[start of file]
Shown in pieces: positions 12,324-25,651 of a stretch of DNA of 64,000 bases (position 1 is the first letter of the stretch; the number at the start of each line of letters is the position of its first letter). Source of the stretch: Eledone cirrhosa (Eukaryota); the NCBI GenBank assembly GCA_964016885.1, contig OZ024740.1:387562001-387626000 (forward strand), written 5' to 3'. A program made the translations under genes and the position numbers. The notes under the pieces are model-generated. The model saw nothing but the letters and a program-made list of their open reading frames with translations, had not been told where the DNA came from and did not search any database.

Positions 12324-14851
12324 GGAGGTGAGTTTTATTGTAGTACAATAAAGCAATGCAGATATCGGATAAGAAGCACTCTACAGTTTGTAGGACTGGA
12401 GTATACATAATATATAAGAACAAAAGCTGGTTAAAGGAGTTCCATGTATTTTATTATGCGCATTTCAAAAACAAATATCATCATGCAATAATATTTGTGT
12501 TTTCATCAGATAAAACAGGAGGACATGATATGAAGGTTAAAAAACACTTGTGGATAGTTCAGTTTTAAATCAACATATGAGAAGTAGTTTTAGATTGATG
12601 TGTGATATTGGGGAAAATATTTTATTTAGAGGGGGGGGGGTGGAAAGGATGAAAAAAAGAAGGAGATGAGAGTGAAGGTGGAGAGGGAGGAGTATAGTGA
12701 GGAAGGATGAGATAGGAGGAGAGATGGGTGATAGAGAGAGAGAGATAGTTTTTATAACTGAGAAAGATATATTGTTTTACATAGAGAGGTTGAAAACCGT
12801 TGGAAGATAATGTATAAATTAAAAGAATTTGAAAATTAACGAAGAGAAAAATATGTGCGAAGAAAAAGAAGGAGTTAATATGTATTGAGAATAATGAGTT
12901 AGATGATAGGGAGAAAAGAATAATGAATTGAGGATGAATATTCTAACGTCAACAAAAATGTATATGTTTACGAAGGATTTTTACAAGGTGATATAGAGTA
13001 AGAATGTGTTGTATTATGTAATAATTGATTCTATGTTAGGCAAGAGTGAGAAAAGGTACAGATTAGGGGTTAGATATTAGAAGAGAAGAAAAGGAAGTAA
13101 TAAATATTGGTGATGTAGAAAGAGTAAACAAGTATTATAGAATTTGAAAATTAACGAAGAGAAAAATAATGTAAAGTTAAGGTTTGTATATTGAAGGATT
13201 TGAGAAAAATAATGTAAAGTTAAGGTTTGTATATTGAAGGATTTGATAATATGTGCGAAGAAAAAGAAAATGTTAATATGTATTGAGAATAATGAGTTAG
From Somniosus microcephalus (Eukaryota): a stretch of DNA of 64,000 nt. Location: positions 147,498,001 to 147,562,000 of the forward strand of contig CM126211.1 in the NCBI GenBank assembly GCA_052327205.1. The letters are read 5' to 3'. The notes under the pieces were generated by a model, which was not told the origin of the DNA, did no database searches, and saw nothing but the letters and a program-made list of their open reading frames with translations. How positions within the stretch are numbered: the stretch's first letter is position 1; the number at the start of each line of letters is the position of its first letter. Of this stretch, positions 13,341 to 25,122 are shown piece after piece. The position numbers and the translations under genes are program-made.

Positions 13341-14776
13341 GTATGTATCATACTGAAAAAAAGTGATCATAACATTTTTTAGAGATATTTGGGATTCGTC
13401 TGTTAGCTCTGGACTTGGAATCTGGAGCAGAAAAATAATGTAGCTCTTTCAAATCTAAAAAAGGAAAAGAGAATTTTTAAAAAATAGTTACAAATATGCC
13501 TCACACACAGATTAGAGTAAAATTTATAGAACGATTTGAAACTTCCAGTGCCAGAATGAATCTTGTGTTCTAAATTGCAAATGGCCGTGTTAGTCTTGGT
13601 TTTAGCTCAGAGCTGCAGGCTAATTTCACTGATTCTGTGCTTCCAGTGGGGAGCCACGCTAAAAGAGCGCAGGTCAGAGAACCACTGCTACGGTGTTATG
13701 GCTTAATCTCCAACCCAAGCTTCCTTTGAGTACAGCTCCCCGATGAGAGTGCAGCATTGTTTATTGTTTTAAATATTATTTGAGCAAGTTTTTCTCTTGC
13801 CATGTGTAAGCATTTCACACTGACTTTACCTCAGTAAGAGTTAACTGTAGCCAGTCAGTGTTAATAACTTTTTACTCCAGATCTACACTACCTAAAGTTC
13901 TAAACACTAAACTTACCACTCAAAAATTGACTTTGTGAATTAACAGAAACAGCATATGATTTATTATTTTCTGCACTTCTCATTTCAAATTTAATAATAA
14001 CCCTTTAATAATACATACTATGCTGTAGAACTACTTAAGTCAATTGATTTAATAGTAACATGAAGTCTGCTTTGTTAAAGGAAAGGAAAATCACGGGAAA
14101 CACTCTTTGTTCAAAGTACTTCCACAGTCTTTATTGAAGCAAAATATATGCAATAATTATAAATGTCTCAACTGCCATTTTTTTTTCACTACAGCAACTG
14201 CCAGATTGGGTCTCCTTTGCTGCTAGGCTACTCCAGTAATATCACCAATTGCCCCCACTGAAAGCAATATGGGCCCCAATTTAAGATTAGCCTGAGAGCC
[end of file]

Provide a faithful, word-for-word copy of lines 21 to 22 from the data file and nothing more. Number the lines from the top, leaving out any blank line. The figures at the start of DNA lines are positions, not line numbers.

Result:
13901 TAAACACTAAACTTACCACTCAAAAATTGACTTTGTGAATTAACAGAAACAGCATATGATTTATTATTTTCTGCACTTCTCATTTCAAATTTAATAATAA
14001 CCCTTTAATAATACATACTATGCTGTAGAACTACTTAAGTCAATTGATTTAATAGTAACATGAAGTCTGCTTTGTTAAAGGAAAGGAAAATCACGGGAAA